Over 90% Of HTTPS Servers Are Vulnerable To MITM Attacks


Only 1 in 20 HTTPS servers correctly implements HTTP Strict Transport Security, a widely-supported security feature that prevents visitors making unencrypted HTTP connections to a server.

The remaining 95% are therefore vulnerable to trivial connection hijacking attacks, which can be exploited to carry out effective phishing, pharming and man-in-the-middle attacks. An attacker can exploit these vulnerabilities whenever a user inadvertently tries to access a secure site via HTTP, and so the attacker does not even need to spoof a valid TLS certificate. Because no crypto-wizardry is required to hijack an HTTP connection, these attacks are far easier to carry out than those that target TLS, such as the recently announced DROWN attack.

Background

The growth of HTTPS has been a mostly positive step in the evolution of the internet, enabling encrypted communications between more users and websites than ever before. Many high profile sites now use HTTPS by default, and millions of TLS certificates are currently in use on the web. With companies like Let’s Encrypt offering free certificates and automated management tools, it is also easier than ever to deploy an HTTPS website that will be trusted by all modern browsers.

The primary purpose of a TLS certificate is to allow a browser to verify that it is communicating with the correct website. For example, if https://www.example.com uses a valid TLS certificate, then a man-in-the-middle attacker would not be able to hijack a browser’s connection to this site unless he is also able to obtain a valid certificate for that domain.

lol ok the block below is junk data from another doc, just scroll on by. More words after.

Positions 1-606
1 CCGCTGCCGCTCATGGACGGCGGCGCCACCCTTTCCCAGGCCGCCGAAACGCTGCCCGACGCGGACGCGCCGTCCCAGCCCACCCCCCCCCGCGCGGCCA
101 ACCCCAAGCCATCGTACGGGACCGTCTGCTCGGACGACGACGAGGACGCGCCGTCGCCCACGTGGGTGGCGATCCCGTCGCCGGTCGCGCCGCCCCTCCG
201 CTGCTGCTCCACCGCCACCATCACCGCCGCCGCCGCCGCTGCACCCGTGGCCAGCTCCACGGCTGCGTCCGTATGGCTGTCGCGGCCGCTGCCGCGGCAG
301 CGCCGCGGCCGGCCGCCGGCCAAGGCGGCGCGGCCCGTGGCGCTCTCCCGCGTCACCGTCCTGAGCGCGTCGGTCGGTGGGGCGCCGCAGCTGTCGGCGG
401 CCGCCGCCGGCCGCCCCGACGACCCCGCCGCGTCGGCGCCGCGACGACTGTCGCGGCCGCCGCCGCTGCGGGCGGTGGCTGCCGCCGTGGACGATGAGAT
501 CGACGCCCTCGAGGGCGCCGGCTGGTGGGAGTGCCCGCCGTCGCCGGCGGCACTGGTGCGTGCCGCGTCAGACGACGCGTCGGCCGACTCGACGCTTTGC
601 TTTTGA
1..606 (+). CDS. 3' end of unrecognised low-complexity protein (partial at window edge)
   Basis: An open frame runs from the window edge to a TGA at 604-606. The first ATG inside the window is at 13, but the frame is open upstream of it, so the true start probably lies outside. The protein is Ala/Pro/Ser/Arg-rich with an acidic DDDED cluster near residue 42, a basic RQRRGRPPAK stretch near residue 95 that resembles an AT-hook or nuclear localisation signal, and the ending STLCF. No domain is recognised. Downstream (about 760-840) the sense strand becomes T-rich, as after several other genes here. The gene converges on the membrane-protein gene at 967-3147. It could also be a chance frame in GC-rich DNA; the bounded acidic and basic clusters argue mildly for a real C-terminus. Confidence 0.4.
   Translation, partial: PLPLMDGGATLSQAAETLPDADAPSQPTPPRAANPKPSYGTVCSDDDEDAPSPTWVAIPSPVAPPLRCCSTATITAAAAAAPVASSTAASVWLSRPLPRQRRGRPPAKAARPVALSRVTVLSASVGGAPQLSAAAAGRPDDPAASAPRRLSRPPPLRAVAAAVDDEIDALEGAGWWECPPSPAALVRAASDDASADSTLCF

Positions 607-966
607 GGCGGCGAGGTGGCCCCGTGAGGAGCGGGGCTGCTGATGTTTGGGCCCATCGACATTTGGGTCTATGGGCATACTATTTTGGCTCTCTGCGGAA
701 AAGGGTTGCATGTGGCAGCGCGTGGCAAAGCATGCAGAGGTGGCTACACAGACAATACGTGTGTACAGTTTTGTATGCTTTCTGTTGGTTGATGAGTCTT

HTTP Strict Transport Security (HSTS)

Encrypted communications are an essential requirement for banks and other financial websites, but HTTPS alone is not sufficient to defend these sites against man-in-the-middle attacks. Astonishingly, many banking websites lurk amongst the 95% of HTTPS servers that lack a simple feature that renders them still vulnerable to pharming and man-in-the-middle attacks. This missing feature is HTTP Strict Transport Security (HSTS), and only 1 in 20 secure servers currently make use of it, even though it is supported by practically all modern browsers.

Each secure website that does not implement an HSTS policy can be attacked simply by hijacking an HTTP connection that is destined for it. This is a surprisingly feasible attack vector, as there are many ways in which a user can inadvertently end up connecting via HTTP instead of HTTPS.


The simple code that needs to be placed in the HTACCESS file on an Apache server is this:

Header set Strict-Transport-Security “max-age=31536000” env=HTTPS

Even if your HTACCESS command code uses the force https on port 80, there is still a vulnerability for MITM. Configuring your web server to enforcing the HSTS is much more secure.


Credit: Dana Onyshko

Categories: Web Security